And The Beat Goes On

Glasgow based playwright Stef Smith's latest play, The Beat Goes On, ushers us into the lives of Lily and Peter, a couple of Sonny and Cher tribute artists who practice in their garage. The show opens with a song, along with renditions of some of Sonny and Cher's famous banter, before returning us to their real lives. Lily and Peter live by routine: macaroni cheese every night, then practicing a number, then dress rehearsals on Saturday. Things are shaken up for them by a new neighbour, Joan, who seems very keen to make friends.

The play deals with a depth of emotion so stark and painful that it would be very difficult to represent directly, but by allowing us to see the dramatic means required to cope with those feelings, we get a sense of how destructive those feelings must be on the inside. It’s a well-chosen technique.

This successful play is structured like a horror story; each new reveal bringing us closer to the dark heart of the characters’ lives, yet the focus is always on the emotional reality of Lily and Peter's lives. Surprisingly, the main way in which this is done is through the disconnect between the superficially happy Sonny and Cher songs, and the obvious misery of the characters. The play deals with a depth of emotion so stark and painful that it would be very difficult to represent directly, but by allowing us to see the dramatic means required to cope with those feelings, we get a sense of how destructive those feelings must be on the inside. It’s a well-chosen technique.

The central performances are very strong. Julie Brown's Lily is essentially a completely broken person and, while there isn't much movement in her character, she really draws you into her pain. Johnny McKnight is very engaging as the desperate Peter; he’s given rather more to do, and he really makes the most of it, drawing out all the aspects of his grief and love. Despite strong performances, however, the characterisation leaves a little to be desired. Lily and Peter have been completely eclipsed by their situation, which is understandable, but it would have been nice to see some complexity in their characters, even if it was a complexity which had since been swallowed by their sadness.

The character of Joan, the neighbour, is a bit of a weak link. Julie Wilson Nimmo's performance is highly entertaining, and her cheeriness a welcome break from the other two, but her style is rather less naturalistic than the others, and it has an alienating effect. As a character, she is rather under-utilised. Her motivation, when it is revealed, turns out to be one of the most interesting things in the play, and it is really only used as a plot device.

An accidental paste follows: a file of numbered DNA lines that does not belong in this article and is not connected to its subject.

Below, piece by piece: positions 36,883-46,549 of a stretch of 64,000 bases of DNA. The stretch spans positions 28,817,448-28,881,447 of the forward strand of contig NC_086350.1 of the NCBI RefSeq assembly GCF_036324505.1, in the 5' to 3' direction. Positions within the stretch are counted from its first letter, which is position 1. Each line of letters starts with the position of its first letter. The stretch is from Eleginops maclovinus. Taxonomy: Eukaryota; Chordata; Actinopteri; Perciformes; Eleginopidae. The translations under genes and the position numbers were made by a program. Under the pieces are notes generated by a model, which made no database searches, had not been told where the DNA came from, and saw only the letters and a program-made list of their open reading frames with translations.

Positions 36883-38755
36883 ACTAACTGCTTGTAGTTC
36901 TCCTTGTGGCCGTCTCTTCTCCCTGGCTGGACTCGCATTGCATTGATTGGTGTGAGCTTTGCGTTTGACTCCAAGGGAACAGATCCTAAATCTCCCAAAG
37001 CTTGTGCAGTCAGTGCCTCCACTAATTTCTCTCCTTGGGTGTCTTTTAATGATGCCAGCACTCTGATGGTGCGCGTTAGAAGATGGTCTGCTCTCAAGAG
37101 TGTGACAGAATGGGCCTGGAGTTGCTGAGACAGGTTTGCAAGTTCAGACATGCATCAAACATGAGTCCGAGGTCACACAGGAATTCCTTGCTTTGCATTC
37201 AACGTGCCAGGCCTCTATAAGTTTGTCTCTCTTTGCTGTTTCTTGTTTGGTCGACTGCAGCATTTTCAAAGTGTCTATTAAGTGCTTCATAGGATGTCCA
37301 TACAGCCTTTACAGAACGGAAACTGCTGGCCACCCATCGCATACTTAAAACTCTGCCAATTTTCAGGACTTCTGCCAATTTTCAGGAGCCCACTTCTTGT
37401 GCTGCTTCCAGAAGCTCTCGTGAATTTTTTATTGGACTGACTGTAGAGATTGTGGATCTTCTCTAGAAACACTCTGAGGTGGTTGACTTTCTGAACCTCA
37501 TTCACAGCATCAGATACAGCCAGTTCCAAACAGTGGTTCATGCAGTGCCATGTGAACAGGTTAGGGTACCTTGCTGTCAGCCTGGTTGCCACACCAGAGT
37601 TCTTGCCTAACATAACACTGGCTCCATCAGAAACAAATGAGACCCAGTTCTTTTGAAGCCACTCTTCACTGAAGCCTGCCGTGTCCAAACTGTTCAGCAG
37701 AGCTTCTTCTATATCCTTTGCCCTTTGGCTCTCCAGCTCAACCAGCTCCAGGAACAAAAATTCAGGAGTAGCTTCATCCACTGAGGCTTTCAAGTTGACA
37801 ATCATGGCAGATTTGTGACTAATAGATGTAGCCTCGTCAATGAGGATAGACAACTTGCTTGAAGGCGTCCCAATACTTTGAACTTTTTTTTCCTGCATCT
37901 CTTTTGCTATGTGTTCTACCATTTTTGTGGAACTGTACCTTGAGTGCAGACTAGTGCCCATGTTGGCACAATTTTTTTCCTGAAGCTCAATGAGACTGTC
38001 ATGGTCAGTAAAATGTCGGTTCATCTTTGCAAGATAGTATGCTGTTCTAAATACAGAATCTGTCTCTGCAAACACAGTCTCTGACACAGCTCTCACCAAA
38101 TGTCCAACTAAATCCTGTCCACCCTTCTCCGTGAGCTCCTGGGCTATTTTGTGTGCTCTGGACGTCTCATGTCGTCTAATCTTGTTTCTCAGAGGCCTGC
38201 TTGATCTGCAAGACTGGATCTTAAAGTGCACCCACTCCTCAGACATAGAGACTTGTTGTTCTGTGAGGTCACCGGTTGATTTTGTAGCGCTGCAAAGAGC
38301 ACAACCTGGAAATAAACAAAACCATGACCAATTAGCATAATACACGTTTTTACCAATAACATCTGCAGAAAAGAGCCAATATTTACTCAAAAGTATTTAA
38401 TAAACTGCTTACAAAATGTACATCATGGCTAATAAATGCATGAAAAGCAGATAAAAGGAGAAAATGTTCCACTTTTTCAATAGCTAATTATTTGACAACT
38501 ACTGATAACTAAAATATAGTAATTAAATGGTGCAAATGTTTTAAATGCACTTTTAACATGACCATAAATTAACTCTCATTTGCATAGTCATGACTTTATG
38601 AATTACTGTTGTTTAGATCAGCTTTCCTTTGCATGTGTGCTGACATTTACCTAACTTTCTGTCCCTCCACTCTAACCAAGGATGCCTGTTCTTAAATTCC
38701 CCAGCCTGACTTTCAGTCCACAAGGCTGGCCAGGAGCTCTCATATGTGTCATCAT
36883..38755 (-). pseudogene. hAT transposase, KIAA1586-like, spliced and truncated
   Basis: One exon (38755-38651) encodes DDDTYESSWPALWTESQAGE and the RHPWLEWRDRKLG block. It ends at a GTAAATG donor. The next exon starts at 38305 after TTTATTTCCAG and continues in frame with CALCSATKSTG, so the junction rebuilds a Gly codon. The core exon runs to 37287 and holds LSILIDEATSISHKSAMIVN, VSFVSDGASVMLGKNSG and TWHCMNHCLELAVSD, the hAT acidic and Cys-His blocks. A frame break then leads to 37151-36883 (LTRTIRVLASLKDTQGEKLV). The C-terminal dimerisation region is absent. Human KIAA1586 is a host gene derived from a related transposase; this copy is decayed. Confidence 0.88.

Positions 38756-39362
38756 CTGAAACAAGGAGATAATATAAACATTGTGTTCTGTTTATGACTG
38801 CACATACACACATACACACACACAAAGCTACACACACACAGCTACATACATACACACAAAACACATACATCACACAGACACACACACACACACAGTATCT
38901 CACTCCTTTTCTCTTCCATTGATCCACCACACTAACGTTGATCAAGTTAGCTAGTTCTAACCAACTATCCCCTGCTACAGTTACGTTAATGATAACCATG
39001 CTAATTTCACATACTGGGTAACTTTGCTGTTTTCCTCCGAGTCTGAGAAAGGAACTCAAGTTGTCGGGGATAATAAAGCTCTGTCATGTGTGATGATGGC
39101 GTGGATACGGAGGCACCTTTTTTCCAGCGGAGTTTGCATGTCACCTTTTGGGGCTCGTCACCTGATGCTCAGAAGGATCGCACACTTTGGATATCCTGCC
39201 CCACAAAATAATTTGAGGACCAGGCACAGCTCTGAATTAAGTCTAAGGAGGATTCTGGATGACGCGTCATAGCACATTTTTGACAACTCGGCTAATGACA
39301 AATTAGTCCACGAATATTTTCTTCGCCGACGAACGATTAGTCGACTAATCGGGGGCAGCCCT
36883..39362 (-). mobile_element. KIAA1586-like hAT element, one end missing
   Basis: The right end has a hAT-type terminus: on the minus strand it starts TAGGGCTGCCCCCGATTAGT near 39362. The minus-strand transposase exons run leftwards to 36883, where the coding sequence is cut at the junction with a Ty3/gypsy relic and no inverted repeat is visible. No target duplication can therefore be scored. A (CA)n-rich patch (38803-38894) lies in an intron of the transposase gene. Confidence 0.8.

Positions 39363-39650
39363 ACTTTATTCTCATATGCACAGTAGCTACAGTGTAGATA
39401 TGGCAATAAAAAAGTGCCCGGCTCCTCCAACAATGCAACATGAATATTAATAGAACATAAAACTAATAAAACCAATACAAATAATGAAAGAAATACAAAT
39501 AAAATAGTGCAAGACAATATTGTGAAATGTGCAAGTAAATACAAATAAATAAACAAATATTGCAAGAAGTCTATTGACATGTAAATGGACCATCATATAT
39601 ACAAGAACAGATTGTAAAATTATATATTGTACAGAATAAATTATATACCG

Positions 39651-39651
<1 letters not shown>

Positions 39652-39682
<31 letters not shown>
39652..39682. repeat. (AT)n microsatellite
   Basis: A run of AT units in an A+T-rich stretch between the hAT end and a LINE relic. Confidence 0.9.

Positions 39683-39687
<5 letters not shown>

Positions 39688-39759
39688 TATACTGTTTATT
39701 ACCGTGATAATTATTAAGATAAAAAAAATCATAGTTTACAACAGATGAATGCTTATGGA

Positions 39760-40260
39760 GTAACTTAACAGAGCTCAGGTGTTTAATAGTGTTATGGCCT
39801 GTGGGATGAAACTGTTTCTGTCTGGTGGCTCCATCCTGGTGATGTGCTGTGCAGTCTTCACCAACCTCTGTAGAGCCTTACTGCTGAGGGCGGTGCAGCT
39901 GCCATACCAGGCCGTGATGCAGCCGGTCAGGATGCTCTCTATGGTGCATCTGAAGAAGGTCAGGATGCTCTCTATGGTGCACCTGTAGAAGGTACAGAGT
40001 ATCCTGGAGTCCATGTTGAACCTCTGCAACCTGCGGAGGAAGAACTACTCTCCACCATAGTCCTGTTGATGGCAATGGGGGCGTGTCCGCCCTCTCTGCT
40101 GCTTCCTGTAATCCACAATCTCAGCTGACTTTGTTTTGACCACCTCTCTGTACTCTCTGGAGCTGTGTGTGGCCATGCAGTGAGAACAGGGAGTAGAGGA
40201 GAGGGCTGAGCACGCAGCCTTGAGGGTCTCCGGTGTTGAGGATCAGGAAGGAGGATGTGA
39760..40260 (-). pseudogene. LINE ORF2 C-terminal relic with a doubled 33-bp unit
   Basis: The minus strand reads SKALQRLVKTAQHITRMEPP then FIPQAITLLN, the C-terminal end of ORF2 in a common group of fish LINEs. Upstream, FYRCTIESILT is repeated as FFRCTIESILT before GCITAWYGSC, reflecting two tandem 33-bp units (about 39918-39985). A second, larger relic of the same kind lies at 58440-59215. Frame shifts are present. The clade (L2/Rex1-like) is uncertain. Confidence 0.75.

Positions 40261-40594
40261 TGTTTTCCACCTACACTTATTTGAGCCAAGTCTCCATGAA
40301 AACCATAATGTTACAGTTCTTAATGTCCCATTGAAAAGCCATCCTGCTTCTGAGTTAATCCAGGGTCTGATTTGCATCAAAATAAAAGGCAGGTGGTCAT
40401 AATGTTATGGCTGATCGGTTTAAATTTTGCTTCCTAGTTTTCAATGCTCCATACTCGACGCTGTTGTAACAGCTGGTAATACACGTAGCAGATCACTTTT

Director and designer Kenny Miller’s set is excellent, with the stage placed at a slight angle to the audience—an off-kilter approach that sets the tone for the whole design, hovering in a liminal space between naturalism and symbolism. The bleak numbered boxes at the back, and their contrast with the sparkles that turn up later, is a particularly nice touch.

On the whole, this is a highly atmospheric production which finds an original and effective way of dealing with a highly troubling topic.

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Performances

Location

The Blurb

A little darkness never did anyone any harm

Peter and Lily have a secret. They love Sonny & Cher, their favourite celebrity couple of all time. With a string of hits in the 1960s and a successful American variety TV show in the 1970s, Sonny and Cher were mismatched, they were camp, they were good honest fun.

Decades later Peter and Lily are still listening to their records, still lip-syncing to their songs and practicing their comedy routines every evening. But beneath their obsession with sparkle and showmanship is a tragedy. And as dark truths start to pop their bubblegum act, it becomes clear not everything is quite as it seems…

A new play from Olivier award-winning playwright, Stef Smith, And The Beat Goes On is performed by Random Accomplice Artistic Directors, Julie Brown and Johnny McKnight and directed by Horsecross Arts’ Associate Director Kenny Miller in a brand new creative partnership.

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